full : bool, optional
Switch determining nature of return value. When it is False (the
default) just the coefficients are returned, when True diagnostic
information from the singular value decomposition is also returned.
w : array_like, shape (`M`,), optional
Weights. If not None, the contribution of each point
``(x[i],y[i])`` to the fit is weighted by `w[i]`. Ideally the
weights are chosen so that the errors of the products ``w[i]*y[i]``
all have the same variance. The default value is None.
Returns
-------
coef : ndarray, shape (M,) or (M, K)
Hermite coefficients ordered from low to high. If `y` was 2-D,
the coefficients for the data in column k of `y` are in column
`k`.
[residuals, rank, singular_values, rcond] : list
These values are only returned if `full` = True
resid -- sum of squared residuals of the least squares fit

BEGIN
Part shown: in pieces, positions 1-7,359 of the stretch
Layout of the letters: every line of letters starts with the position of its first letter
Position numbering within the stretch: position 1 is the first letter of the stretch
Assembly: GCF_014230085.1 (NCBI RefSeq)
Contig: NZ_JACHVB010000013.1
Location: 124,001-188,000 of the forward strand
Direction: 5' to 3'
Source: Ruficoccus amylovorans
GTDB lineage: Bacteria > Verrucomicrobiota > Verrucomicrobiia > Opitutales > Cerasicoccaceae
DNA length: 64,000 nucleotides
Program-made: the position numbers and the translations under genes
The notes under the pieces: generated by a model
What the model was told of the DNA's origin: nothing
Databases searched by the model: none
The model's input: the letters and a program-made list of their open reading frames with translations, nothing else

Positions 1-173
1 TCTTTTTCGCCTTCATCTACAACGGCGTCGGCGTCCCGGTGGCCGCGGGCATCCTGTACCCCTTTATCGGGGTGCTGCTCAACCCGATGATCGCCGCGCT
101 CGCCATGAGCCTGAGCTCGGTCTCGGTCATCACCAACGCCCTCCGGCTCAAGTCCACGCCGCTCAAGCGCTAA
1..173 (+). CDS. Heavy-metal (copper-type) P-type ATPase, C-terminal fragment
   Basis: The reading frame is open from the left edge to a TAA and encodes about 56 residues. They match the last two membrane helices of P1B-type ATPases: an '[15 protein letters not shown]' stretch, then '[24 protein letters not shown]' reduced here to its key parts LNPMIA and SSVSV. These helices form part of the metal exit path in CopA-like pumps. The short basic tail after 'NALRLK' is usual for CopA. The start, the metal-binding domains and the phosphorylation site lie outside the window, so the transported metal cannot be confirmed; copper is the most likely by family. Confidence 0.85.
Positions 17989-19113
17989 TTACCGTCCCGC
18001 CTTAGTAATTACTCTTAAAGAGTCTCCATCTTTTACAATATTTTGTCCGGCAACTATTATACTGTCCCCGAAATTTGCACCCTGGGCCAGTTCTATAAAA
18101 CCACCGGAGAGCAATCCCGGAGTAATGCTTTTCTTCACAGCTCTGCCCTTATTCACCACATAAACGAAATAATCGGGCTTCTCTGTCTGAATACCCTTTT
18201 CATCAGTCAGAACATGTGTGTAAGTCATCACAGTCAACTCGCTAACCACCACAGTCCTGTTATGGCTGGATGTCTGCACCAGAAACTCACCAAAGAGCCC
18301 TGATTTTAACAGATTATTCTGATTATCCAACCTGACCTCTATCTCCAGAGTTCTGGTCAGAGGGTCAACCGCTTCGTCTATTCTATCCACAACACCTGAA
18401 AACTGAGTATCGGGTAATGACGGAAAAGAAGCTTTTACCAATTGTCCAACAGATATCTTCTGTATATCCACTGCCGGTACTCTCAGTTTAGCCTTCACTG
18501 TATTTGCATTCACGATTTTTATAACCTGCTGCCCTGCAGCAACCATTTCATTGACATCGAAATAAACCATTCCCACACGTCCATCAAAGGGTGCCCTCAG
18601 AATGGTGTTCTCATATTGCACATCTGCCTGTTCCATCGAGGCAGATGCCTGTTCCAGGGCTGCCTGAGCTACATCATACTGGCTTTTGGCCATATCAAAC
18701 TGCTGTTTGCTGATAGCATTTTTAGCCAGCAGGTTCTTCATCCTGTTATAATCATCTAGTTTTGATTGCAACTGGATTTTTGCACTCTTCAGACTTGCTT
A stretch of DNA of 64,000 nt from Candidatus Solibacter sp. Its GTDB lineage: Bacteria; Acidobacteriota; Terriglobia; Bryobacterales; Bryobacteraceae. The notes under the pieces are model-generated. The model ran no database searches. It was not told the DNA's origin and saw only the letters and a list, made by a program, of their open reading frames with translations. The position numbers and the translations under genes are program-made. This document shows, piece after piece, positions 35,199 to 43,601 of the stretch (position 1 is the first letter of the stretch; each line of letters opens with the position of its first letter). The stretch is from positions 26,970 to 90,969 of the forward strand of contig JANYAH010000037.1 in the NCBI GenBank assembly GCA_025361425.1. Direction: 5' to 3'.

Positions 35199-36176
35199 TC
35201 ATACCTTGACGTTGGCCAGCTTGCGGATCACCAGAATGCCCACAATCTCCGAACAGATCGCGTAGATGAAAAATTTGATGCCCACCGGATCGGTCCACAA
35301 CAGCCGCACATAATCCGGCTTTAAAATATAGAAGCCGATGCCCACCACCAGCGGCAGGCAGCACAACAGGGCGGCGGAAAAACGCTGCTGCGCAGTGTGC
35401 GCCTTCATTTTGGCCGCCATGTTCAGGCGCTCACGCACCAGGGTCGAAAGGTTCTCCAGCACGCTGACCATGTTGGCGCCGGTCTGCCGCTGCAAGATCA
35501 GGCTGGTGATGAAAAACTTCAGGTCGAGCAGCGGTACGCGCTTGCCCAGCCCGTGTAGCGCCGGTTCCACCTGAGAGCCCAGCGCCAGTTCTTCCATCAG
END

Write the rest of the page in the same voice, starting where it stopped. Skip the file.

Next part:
rank -- the numerical rank of the scaled Vandermonde matrix
sv -- singular values of the scaled Vandermonde matrix
rcond -- value of `rcond`.
For more details, see `linalg.lstsq`.
Warns
-----
RankWarning
The rank of the coefficient matrix in the least-squares fit is
deficient. The warning is only raised if `full` = False. The
warnings can be turned off by
>>> import warnings
>>> warnings.simplefilter('ignore', RankWarning)
See Also
--------
chebfit, legfit, lagfit, polyfit, hermefit
hermval : Evaluates a Hermite series.
hermvander : Vandermonde matrix of Hermite series.
hermweight : Hermite weight function
linalg.lstsq : Computes a least-squares fit from the matrix.
scipy.interpolate.UnivariateSpline : Computes spline fits.
Notes
-----
The solution is the coefficients of the Hermite series `p` that
minimizes the sum of the weighted squared errors
.. math:: E = \\sum_j w_j^2 * |y_j - p(x_j)|^2,
where the :math:`w_j` are the weights. This problem is solved by
setting up the (typically) overdetermined matrix equation
.. math:: V(x) * c = w * y,
where `V` is the weighted pseudo Vandermonde matrix of `x`, `c` are the
coefficients to be solved for, `w` are the weights, `y` are the
observed values. This equation is then solved using the singular value